Various experts from different backgrounds gave their views on the challenges we meet in the water cycle and the solutions we can work on. The public consisted of people working at the Utrecht Science Park or in the water cycle and students. Reinier van den Berg (meteorologist) gave an inspiring lecture about climate change’s effects, which can no longer be ignored. Did you know that climate change already has so many effects that he suggested it is already past 12 instead of 2 minutes to 12?  Sigrid Scherrenberg (RHDHV) showed us some chances and possibilities to tackle water shortages, for instance looking at different sources. Jan Hofman (University of Bath, UK) gave a presentation about water security and how to achieve the sustainable development goals. With models like the City Blueprint, developed at KWR, it is possible to quantify how cities are doing in several water related aspects. This can hold the key how to improve the situation in other cities, as cities may learn from each other. In this way the situation for many people regarding water security may be improved.

There were three parallel sessions, so unfortunately, I couldn’t attend the presentations by Peter van Thienen (KWR) on the importance of exploring extreme climate scenarios for the drinking water sector, and by Cisca Schets (RIVM), showing how climate change, and the measures taken to deal with that, may affect the occurrence of waterborne diseases.

Peter van Thienen.

Stop taking safe tap water for granted

In the second part of the symposium Onno Kramer and Hadi Zamanian (Waternet) showed the enchantment of water and a circular future. Although they pointed out the problems we are facing, they also showed how much we already have done and still can do to improve the situation. The most important topic,  in which also HU has been involved, was the study into the softening process at Waternet. As a result no sand has to be imported anymore from Australia, there is much less waste and the calcium carbonate, which is removed from the drinking water, can be applied in various applications. Hadi’s take was especially very interesting, as he is now working at Waternet but grew up in a country where the availability of safe water wasn’t obvious. This is something we can learn from him, as in the Netherlands safe tap water often is taken for granted. Making people aware of how special the availability of safe tap water is, and how much effort is and will be needed to keep it available, is one of the main assignments of being an associate professor at HU to me. After his presentation Onno was honoured for all the work he has done at HU during the past 20 years.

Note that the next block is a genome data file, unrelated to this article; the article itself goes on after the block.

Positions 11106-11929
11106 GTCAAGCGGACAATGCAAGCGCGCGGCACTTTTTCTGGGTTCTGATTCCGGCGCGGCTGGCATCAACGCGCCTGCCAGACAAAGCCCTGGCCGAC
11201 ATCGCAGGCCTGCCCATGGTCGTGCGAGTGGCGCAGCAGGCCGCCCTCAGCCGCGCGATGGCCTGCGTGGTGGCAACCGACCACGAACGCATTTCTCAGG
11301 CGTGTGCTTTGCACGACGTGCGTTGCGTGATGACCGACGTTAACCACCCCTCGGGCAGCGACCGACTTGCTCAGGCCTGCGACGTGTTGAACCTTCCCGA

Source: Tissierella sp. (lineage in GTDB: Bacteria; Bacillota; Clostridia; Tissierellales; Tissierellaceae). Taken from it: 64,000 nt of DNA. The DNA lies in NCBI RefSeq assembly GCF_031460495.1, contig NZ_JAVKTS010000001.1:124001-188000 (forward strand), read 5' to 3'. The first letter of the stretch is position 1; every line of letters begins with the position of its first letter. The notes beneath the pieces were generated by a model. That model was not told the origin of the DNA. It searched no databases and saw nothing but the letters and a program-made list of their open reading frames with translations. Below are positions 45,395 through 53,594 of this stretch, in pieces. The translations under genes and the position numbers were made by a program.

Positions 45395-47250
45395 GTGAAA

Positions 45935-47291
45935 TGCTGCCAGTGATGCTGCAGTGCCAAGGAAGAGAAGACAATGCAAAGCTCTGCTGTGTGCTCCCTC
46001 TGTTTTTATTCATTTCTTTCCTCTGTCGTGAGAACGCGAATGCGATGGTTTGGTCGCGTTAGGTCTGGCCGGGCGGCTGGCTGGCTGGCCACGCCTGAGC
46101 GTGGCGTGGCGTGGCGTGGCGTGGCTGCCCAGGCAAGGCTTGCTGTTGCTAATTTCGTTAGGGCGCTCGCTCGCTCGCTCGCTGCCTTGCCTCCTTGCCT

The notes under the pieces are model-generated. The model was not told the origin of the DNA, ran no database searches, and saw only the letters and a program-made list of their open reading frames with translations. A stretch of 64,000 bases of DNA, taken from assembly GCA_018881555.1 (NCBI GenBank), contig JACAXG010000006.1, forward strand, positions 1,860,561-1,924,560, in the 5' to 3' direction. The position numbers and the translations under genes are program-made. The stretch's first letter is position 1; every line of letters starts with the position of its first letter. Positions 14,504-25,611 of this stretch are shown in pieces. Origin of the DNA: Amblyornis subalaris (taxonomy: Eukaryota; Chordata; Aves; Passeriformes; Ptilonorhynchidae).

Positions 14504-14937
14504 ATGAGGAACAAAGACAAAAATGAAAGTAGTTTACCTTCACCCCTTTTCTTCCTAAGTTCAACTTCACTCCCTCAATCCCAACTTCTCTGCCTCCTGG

Hoping to motivate young people

At the end of the day, water sommelier Mariëlle Thiadens organised a water tasting event and presented a pub quiz on the topic of water. It was an inspiring day for all participants, that will hopefully also have motivated some students to pursue a career in water. As I said: young people will be affected most by climate change, but they are also the ones that will have to provide the solutions for the problems we’ll be facing in the future. HU can play an important role in educating our future specialist and technologists.